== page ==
(1992, Dir. by Bernard Rose.)
Why It's Here:
Balancing on the line between the old-fashioned ghost film and the slasher film, Clive Barker's tale of the Candyman always has something unique up its sleeve. Anchored by Tony Todd's titanic frame and a haunting musical score by renowned composer Phillip Glass, Candyman is a one-of-a-kind horror film. But it's not all kills and scares, with a focus on urban legends and their place in cultures and societies serving as a fascinating companion to the horror trademarks of the film.
The Moment That Changes Everything:
Any moment in which Candyman surprises a potential victim is worthwhile, but the film's most haunting image occurs when he shows up in broad daylight, beckoning Virginia Madsen's Helen from the other end of a parking garage. Todd's booming voice should create unease in even the most cynical viewer.
It Makes a Great Double Feature With:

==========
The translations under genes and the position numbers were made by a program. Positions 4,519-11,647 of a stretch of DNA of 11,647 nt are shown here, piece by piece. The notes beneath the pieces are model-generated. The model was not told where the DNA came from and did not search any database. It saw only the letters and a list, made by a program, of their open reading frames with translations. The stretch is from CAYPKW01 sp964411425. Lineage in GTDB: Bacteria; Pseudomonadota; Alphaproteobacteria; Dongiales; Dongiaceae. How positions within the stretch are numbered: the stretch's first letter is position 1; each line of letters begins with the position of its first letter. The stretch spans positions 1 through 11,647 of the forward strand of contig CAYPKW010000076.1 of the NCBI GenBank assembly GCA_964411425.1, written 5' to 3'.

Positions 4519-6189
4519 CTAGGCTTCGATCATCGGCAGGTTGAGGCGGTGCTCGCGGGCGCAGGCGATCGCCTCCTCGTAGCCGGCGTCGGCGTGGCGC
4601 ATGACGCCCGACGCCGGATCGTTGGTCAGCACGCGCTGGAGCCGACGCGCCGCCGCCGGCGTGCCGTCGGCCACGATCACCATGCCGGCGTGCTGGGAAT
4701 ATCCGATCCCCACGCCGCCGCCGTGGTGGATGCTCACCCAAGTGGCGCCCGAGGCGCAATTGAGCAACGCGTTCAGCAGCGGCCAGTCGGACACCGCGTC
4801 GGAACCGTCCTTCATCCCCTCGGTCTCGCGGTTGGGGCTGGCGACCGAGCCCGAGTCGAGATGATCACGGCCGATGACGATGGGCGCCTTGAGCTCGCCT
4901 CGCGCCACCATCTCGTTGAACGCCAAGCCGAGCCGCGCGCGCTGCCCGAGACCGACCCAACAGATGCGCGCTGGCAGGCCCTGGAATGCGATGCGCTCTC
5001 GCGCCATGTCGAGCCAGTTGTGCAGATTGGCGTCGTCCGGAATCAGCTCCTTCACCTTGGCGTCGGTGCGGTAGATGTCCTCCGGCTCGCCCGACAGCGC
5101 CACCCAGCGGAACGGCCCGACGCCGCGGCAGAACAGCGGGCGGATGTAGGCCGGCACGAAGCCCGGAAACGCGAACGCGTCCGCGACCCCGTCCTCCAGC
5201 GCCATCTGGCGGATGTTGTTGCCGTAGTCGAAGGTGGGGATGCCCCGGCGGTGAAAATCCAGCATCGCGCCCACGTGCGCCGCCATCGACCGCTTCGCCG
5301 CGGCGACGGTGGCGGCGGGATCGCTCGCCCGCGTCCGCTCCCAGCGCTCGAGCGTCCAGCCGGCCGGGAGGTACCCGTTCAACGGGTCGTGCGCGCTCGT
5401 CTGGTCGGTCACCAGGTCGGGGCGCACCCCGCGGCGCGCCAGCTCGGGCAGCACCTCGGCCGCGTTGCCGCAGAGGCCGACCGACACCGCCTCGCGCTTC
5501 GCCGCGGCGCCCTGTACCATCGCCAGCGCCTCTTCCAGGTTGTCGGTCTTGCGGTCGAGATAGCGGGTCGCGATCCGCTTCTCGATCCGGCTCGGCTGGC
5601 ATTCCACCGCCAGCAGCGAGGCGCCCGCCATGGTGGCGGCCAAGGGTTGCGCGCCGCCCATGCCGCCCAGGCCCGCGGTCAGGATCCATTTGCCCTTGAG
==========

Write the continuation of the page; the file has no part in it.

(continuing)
One of the central themes of the film - as with much of the horror realm - is to be careful what you wish for. In a roundabout way, it's the same kind of theme as Stan Winston's '80s monsterfest Punpkinhead. The urban legend comes to life and runs out of control in both films, and the sharp contrast between the settings and characters in the two films should make this double feature an interesting social experiment in poverty, revenge, and fate.
What It Means To Me:
My first blitz into horror of the R-rated variety occurred in the early 1990s, and Candyman stood tall as one of the shining examples of what horror is. It's an intelligent story that still feels like it came from a campfire tale of terror, and it still packs all of the punch that it did 20 years ago.